Is Misophonia the same as Misokinesia?

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Is Misophonia the same as Misokinesia?

One question I am asked now and then is “how to visual triggers relate to Misophonia?” and while that’s a great question, and one I wish I knew the answer to, it’s unfortunately one that we do not know. In 2014, Schröder proposed the term misokinesia for visual triggers that were present in patients that had Misophonia. This term was not meant to coin a new disorder, but more to explain a phenomenon that was not encapsulated by the disorder as it was known at the time.

We do not yet know if all persons with Misophonia also have misokinesia (ie. they are the same disorder), or if some persons with aversive reactions to sound (Misophonia) do not have an aversion to visuals (Misokinesia). It is possible that these aversions happen on a spectrum and are different in each clinical case. This is something that has not yet been researched.

At this time, however, what I can say is that many in the community (myself included) have both visual and auditory triggers that manifest with a similar fight-flight-freeze reaction. For those that do have misokinesia, there is little difference between the nature of the trigger after the outset. Our fight flight systems are engaged, we feel discomfort, sometimes pain, and then negative emotional effects.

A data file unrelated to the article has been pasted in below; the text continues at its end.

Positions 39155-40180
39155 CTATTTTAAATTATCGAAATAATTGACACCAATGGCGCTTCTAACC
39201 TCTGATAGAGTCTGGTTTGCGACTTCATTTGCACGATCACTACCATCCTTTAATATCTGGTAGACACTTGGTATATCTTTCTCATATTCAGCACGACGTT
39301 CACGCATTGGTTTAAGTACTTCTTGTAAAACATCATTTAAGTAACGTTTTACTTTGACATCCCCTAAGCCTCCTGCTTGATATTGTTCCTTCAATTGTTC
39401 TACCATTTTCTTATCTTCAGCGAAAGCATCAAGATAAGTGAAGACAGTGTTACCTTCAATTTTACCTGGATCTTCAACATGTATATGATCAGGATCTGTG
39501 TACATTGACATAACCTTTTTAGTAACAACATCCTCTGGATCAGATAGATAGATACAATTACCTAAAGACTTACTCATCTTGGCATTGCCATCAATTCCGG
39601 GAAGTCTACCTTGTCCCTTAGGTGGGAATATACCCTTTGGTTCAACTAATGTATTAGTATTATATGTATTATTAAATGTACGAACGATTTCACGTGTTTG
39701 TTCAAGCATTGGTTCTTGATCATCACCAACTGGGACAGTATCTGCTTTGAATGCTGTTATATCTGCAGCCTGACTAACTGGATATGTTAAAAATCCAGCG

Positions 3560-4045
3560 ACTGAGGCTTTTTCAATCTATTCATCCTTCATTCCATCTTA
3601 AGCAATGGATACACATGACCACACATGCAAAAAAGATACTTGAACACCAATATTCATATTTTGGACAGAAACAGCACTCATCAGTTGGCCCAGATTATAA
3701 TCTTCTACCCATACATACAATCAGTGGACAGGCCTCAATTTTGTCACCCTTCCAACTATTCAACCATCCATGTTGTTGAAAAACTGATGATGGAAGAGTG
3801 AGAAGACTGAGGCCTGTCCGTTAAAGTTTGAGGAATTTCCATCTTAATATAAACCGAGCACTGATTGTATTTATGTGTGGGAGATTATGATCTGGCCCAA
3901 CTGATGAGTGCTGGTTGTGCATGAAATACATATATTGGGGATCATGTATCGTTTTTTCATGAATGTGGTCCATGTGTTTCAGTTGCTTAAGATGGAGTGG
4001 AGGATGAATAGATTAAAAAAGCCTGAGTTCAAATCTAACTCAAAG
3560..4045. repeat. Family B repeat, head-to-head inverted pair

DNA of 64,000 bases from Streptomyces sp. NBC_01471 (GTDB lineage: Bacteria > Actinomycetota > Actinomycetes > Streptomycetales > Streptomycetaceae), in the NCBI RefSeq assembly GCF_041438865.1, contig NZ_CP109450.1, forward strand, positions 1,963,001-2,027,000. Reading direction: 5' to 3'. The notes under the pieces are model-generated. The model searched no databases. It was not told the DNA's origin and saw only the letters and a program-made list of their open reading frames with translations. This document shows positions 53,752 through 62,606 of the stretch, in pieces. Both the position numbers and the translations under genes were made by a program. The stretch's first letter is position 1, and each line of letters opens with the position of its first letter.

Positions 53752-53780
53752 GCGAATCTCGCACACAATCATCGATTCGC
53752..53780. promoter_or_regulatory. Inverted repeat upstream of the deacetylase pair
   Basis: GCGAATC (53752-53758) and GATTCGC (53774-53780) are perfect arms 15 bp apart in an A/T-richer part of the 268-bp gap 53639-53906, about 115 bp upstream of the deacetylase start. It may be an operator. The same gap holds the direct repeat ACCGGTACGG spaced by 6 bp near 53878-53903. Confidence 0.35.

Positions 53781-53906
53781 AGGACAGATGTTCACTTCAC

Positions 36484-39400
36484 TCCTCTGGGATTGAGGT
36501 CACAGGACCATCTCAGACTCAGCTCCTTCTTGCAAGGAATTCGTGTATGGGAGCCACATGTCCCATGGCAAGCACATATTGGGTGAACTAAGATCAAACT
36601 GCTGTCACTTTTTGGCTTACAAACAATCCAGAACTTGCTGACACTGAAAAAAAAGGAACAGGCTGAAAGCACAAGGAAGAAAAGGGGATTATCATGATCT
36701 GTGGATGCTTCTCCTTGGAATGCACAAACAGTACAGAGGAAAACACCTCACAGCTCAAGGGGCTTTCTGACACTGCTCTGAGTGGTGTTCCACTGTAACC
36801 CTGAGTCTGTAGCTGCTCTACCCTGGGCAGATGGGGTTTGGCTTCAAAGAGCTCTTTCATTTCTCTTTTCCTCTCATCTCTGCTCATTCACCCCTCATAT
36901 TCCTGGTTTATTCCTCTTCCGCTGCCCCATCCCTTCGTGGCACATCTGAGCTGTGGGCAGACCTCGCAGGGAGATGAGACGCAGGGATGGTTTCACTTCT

The name “Misophonia” is not the greatest anyways, since we do not “hate” sounds (or visuals), but are merely experiencing aversive reactions to the way our brains are processing these stimuli as a threat. Yet, this is the name that the popular press and research have clung to and landed upon, so we must accept it for now. In the meantime, it is important to realize that much of the knowledge that we have on both auditory and visual triggers are in the beginning stages of discovery, and nothing is set in stone.


Schröder, A., van Diepen, R., Mazaheri, A., Petropoulos-Petalas, D., Soto de Arnesti, V., Vulink, N., & Denys, D. (2014). Diminished N1 auditory evoked potentials to oddball stimuli in misophonia patients. Frontiers in Behavioral Neuroscience, 8(123). doi:10.3389/fnbeh.2014.00123

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